Rabbits are social animals and should not be kept without the companionship of their own kind as they do suffer from stress if lonely.
Mixed-sex pairs usually work best, so if you are thinking of getting rabbits for the first time, itıs advisable to get a male and female.
Adult rabbits adopted from rescue centres are usually neutered before re-homing, but if you are buying baby rabbits, you will need to have them neutered to avoid accidental litters (rabbits can breed when they are 4 months old!) or fighting (which is why same-sex pairs also need to be neutered as soon as possible). When you take your new rabbits to the vet for their vaccinations as soon as possible after buying them, discuss neutering with your vet.
We recommend having male rabbits castrated by 16 weeks of age at the latest, and ideally, have the female spayed at the same time but even if they are not neutered on the same day, they should remain together whilst in the veterinary clinic.
It is possible although uncommon - to have rabbits neutered as young as 10 weeks of age, so you should be able to find a vet who is happy to perform the operation at 16 weeks.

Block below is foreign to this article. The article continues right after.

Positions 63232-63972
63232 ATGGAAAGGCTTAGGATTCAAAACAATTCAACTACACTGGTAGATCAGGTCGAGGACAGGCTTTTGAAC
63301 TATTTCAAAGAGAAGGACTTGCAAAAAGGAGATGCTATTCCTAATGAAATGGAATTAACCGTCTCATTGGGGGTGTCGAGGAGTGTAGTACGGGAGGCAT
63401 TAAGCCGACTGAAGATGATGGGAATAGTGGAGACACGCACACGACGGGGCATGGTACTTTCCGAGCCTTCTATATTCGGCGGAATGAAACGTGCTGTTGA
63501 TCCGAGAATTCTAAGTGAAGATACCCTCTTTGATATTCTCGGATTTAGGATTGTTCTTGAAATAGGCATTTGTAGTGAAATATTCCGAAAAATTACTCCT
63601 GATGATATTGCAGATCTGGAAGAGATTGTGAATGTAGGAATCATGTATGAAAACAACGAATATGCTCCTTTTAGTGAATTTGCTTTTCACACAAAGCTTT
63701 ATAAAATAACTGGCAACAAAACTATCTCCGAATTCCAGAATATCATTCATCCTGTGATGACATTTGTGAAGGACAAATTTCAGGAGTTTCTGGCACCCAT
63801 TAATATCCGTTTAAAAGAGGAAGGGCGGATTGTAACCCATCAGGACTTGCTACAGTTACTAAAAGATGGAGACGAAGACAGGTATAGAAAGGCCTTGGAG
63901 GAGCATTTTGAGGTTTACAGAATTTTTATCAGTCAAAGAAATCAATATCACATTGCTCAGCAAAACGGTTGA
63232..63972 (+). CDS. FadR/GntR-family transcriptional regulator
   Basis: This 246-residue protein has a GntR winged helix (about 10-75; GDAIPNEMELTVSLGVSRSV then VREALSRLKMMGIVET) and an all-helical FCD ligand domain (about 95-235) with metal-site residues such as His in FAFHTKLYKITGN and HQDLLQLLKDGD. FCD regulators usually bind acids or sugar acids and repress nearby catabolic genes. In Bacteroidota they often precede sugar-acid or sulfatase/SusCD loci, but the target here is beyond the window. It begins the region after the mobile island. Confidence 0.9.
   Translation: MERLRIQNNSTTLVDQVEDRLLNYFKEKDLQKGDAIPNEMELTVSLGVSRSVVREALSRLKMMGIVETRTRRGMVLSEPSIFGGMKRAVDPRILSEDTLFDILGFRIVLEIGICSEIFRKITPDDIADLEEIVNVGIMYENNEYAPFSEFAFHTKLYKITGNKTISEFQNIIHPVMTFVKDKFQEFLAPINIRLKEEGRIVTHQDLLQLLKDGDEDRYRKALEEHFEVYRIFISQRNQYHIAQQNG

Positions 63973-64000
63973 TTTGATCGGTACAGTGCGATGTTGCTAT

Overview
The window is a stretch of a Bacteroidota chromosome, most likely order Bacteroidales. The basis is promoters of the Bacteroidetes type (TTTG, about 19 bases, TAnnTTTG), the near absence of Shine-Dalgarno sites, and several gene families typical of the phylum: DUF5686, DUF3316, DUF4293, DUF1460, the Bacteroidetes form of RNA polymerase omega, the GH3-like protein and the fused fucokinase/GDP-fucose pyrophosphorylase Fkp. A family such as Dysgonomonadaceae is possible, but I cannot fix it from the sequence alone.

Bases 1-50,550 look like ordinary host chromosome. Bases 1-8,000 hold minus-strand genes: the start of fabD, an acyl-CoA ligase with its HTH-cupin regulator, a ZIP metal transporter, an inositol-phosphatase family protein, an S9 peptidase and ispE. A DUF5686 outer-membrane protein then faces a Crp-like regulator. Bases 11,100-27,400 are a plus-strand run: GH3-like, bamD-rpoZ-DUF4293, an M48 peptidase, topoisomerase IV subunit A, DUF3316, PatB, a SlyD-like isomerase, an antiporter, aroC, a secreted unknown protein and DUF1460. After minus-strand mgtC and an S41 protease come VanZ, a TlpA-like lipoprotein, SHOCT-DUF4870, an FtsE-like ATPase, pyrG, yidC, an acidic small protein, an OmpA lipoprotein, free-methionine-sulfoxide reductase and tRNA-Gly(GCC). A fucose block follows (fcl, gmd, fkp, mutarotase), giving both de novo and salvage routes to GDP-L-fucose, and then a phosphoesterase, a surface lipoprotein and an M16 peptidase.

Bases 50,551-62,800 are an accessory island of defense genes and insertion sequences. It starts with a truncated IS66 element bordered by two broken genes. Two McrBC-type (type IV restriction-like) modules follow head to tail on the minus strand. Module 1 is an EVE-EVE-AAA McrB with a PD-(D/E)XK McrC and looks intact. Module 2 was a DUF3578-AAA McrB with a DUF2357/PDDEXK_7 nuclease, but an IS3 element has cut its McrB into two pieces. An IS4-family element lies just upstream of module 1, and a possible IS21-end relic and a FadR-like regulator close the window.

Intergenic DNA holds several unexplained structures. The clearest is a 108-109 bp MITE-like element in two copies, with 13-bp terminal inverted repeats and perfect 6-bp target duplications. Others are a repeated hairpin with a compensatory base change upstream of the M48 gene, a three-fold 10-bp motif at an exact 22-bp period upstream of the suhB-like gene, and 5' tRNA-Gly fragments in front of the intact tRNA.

Some vets prefer to wait a little longer to spay females (e.g. 20 weeks or when she weighs 1kg, whichever is first). If this is your vetıs policy, and you have a mixed-sex pair, be sure to have the male castrated before this, as they can breed from 16 weeks of age.
If you are having difficulty finding a vet happy to neuter your rabbits, please get in touch with our Helpline and we will locate a ³rabbit-friendly² vet in your area who will be confident to neuter your rabbits by 16 weeks of age.